‘More often than not, heterotopias are connected with temporal discontinuities; that is, they open onto what might be called … heterochronias. The heterotopia begins to function fully when people are in a kind of absolute break with their traditional time…’
Ever since I came across Foucault’s notion, I have been struck by various sites that seem to share some extraordinary spatio-temporal features and yet in other ways mirror what might be called ‘ordinary’ or everyday places. The idea prompted me to reflect on the potential heterotopian aspects within various social and cultural spaces. In this section, I present reflections on: Derek Jarman’s garden on the Southern coastline of England; the Eden Project, a contemporary botanical garden; the modern cemetery, as inspired by the work of John Claudius Loudon; and the overall spaces of the dead.
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The notion of heterotopia prompted me to reflect on places that I had experienced and also made me alert to the potential heterotopian aspects within social and cultural spaces that I came across on my travels. Of the many examples I could recall, I think especially of the small, compact Cimetière Marin on the promontory of Bonifacio at the southern tip of Corsica. Perched on the cliff’s edge, the cemetery appears like a small town, containing immaculate family mausoleums, like small houses or villas, with doors leading onto narrow enclosed streets.
The similarities between a city and the grand cemeteries of Paris, such as Père Lachaise, have often been reflected upon, but here the similarities and differences were more intense, exacerbated by the cemetery’s positioning on the edge of an island and its miniature scale. I once caught a family having a picnic just outside the main gate, a temporary emplacement, outside the permanent monuments to the dead. The mirroring of death and life seemed to encapsulate an aspect of what Foucault calls ‘heterochronia’, emphasising both the accretion and precariousness of time. I felt that heterotopia might be as much to do with time as space.
Another fascinating space that I encountered was Derek Jarman’s garden set on the shoreline of Dungeness in Kent (UK). The garden has been created within a most unpromising environment, amongst desert-like shingle and open to biting winds. It is overlooked by two huge nuclear power stations. And yet to step into the garden is to step into another world, a precarious enclosure of stone circles and magical sculptures formed from debris washed up on the shore.
In particular, the space seemed to capture what Schama calls the two sustaining aspects of arcadia: the ‘shaggy’ and the ‘smooth’ or a site of both ‘bucolic leisure’ and ‘primitive panic’. The spatial ambivalence here rather than the temporal ambiguity found in the cemetery fascinated me. But I also became attentive to gardens and other spaces that grew up in the most unpromising and unexpected places. Jarman recalls a fantastic garden he came across in Baku, Azerbaijan. The gardener had built a memorial for his daughter amidst bleak housing blocks: ‘one hundred concrete animals, exquisite leaping deer, leopard sand lions, as well as leafy bowers and a ziggurat with a spiral staircase’. The Eden Project in Cornwall, South England, is another example here: science fiction green houses built inside a derelict crater. Foucault suggested that gardens were ‘the oldest example of heterotopia’.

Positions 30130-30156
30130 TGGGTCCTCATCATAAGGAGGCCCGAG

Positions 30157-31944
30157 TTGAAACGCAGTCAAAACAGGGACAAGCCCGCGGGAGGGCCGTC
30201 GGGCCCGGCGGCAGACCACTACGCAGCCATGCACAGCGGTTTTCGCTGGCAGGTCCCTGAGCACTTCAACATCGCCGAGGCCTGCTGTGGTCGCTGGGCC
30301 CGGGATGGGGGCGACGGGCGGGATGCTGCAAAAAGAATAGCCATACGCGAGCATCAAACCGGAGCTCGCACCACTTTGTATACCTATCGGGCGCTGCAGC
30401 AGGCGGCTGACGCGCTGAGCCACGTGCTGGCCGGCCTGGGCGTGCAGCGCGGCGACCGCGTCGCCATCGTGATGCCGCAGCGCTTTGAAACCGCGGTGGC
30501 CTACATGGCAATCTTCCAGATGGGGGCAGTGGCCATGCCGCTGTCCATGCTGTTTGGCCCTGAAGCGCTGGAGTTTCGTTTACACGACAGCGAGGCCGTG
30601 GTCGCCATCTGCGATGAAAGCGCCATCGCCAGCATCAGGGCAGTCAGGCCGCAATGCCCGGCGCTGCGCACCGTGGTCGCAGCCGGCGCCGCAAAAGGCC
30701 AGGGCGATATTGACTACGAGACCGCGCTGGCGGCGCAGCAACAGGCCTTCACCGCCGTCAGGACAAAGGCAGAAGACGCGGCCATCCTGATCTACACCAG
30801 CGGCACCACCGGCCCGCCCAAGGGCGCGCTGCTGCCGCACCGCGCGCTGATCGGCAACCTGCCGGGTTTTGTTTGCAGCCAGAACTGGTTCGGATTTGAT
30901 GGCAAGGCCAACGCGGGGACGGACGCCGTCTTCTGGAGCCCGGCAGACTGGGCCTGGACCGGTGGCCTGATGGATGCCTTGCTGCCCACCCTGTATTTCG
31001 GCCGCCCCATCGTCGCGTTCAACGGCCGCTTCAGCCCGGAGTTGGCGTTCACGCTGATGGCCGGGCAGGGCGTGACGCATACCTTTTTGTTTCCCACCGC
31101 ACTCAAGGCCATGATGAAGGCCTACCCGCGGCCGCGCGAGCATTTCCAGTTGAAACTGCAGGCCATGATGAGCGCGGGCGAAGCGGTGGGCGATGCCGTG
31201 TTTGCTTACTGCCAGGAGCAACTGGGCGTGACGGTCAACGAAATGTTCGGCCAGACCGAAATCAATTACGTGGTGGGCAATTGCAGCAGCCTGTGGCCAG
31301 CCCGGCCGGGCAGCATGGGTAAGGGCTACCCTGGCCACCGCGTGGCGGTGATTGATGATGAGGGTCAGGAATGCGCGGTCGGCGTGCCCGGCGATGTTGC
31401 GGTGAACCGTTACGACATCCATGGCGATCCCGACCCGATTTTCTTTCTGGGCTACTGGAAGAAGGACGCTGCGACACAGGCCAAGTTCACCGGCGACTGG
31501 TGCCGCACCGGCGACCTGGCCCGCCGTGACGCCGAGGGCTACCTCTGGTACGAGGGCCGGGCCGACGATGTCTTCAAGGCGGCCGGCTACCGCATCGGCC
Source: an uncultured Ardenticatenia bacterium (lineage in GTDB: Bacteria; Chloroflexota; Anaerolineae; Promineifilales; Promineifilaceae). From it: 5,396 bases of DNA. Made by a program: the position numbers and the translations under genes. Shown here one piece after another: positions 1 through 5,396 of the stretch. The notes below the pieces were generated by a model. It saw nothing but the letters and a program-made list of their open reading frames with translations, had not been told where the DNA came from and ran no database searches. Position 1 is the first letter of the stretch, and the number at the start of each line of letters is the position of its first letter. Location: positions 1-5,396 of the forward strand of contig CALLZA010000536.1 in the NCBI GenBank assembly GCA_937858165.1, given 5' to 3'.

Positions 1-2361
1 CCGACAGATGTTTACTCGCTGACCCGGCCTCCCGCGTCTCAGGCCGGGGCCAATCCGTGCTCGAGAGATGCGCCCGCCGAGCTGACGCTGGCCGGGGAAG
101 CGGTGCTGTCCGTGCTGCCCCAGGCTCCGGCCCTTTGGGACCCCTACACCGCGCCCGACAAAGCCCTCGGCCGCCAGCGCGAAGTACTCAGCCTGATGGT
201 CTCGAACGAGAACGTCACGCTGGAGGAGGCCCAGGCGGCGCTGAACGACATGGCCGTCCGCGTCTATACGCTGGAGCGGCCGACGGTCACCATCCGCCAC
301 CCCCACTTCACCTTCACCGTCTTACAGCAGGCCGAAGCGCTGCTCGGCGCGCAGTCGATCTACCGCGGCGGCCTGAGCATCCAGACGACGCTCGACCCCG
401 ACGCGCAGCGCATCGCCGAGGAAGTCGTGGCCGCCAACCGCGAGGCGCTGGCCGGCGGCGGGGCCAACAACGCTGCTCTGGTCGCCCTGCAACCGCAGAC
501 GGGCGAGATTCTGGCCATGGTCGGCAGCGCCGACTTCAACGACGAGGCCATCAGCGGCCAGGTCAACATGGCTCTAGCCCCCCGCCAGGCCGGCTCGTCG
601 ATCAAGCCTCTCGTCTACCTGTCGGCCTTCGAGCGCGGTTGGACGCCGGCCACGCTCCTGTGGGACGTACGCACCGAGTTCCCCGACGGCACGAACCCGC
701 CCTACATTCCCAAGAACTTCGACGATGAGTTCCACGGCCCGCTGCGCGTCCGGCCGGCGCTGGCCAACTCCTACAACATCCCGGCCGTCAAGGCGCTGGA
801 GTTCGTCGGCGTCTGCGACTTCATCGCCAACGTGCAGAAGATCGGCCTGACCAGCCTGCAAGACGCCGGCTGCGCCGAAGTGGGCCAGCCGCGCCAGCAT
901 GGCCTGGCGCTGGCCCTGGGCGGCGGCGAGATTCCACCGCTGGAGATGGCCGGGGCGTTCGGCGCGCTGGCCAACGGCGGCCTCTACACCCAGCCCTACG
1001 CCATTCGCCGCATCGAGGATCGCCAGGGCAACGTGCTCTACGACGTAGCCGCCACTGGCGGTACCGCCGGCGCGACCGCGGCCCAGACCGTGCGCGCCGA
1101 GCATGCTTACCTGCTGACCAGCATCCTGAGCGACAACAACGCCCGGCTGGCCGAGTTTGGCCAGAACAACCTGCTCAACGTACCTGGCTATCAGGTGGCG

But perhaps the most striking experience of encountering a ‘different space’ that seemed to reverberate with Foucault’s principles and features of heterotopia occurred when attending various music festivals, in particular the now hugely celebrated Glastonbury Festival. Since its inception in 1970, Glastonbury has become the biggest green-field music and performing arts festival in the world and a template for many other festivals. Similarities with Foucault’s brief sketch of heterotopia seemed to include how the vast, teeming space grows. suddenly and then disappears each year; how the space marks both a temporal and spatial break, how it features a play of the ‘transient and precarious’ as well as a ‘system of opening and closing’, how it involves a series of rituals and, finally, how it incorporates various utopian themes. The festival might seem a rather clichéd example, but it struck me that taking Foucault’s spatial precepts threw a new light on how it functions without drawing upon two standard and opposing interpretations: a Bakhtinian example of the ‘carnivalesque’, expressing a utopian space that utterly disrupts the usual hierarchies of power, or an example of Adorno’s notion of reification, where modern ‘culture impresses the same stamp on everything’.
Foucault’s approach seemed to not so much attempt to synthesise these opposites in some dialectical process, but take a different direction altogether, an analysis that captured a certain ambiguity that belies the perennial complaints that the festival is ‘not like it used to be’. The festival is a hugely successful and thoroughly organised event that provides glimpses of a different world, disrupting for a short while the familiar landscape. The organiser, Michael Eavis, hesitantly suggests that it might sound ‘corny, (but) well, it’s a kind of utopia, really, something outside of the normal world we live in’ (an image taken from my tent at the Glastonbury Festival 2010 is therefore the banner image for this site).